Exchange-traded funds offer a convenient way to invest in sectors or niches that interest you. If you'd like to add some small-cap growth stocks to your portfolio, the iShares Russell 2000 Growth Index ETF (NYSEMKT:IWO) could save you a lot of trouble. Instead of trying to figure out which companies will perform best, you can use this ETF to invest in lots of them simultaneously. It tracks  the Russell 2000 index of small-cap growth companies.

The basics
ETFs often sport lower expense ratios than their mutual fund cousins. The iShares ETF's expense ratio -- its annual fee -- is a very low 0.25%.

This ETF has performed well, handily outpacing the S&P 500 over the past three, five, and 10 years. As with most investments, of course, we can't expect outstanding performances in every quarter or year. Investors with conviction need to wait for their holdings to deliver.

Why small caps?
It's common, and reasonable, to invest in lots of large-cap companies, as they've typically proven themselves enough to grow large and tend to have some competitive strengths. But it's also smart to include smaller companies in your portfolio, as the best of them can grow rapidly and eventually become large caps.

More than a handful of tiny growers had strong performances over the past year. And I mean strong. Pharmacyclics (NASDAQ:PCYC), for instance, has soared 255% over the past year. The company has a very promising cancer-fighting drug, ibrutinib, which recently received the new "Breakthrough Therapy" designation from the FDA. It has other possibilities in its pipeline as well. On the downside, it has been issuing more shares and diluting the value of existing shares. If one or more of its drugs is a big hit, however, that won't be such a big concern.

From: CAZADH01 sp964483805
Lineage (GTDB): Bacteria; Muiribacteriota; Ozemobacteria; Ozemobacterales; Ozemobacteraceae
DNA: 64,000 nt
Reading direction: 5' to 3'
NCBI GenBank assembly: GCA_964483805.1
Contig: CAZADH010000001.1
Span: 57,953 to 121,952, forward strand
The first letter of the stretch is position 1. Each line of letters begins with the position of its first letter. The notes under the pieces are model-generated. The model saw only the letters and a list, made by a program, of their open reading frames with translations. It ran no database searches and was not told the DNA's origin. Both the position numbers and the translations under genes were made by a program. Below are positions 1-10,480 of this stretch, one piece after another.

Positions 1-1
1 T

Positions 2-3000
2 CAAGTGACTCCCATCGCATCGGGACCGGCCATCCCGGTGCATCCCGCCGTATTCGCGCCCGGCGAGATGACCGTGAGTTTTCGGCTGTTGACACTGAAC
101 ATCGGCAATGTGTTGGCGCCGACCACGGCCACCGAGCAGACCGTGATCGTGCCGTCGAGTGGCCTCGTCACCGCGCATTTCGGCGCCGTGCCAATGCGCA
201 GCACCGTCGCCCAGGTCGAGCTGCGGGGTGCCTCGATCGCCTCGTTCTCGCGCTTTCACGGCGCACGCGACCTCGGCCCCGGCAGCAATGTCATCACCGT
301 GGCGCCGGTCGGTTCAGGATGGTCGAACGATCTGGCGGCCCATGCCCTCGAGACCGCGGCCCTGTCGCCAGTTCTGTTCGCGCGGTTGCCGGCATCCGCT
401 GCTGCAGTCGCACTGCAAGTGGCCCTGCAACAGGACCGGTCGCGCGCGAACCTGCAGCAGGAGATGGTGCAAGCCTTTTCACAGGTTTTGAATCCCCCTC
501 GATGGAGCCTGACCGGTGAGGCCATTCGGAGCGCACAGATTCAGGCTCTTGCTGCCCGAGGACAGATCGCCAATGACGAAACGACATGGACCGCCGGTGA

3-D printing specialist 3D Systems (NYSE:DDD) surged 185%, reporting "a corporate home run" in its third quarter. It reports its fourth quarter next week. Some worry about cutbacks in military or industrial spending, but there's also a promising consumer market, which might end up printing food, of all things. (Some worry that 3D is now overvalued , too.) There's also speculation that 3D or another peer will buy the promising private rival MakerBot.

Real estate investment trust (REIT) Omega Healthcare (NYSE:OHI) increased 38% and offers a 6.5% dividend yield. It's close to a pure play on nursing homes and stands to benefit as our population ages. In 2012, the company's revenue from operations rose 20%, funds from operations advanced 29%, and net income more than doubled. Management expects to spend $200 million on investments in 2013, and has lowered its cost of borrowing. Some worry, though, that health-care reforms will pressure the company to cut costs more.

Other companies didn't do as well last year, but could see their fortunes change in the coming years. PTC (NASDAQ:PTC), formerly known as Parametric Technology, shed 11%. In its recently reported first quarter, the company beat EPS estimates, with revenue up slightly and costs down slightly. Management noted that, "While the slowdown in the global manufacturing industry and uncertainty about the near-term economy remains a headwind for revenue growth, we remain committed to driving operating margin expansion..."

The big picture
A well-chosen ETF can grant you instant diversification across any industry or group of companies -- and make investing in and profiting from it that much easier.

Longtime Fool contributor Selena Maranjian has no position in any stocks mentioned. The Motley Fool recommends and owns shares of 3D Systems. It also has the following options: Short Jan 2014 $55 calls on 3D Systems and short Jan 2014 $30 puts on 3D Systems. Try any of our Foolish newsletter services free for 30 days. We Fools may not all hold the same opinions, but we all believe that considering a diverse range of insights makes us better investors. The Motley Fool has a disclosure policy.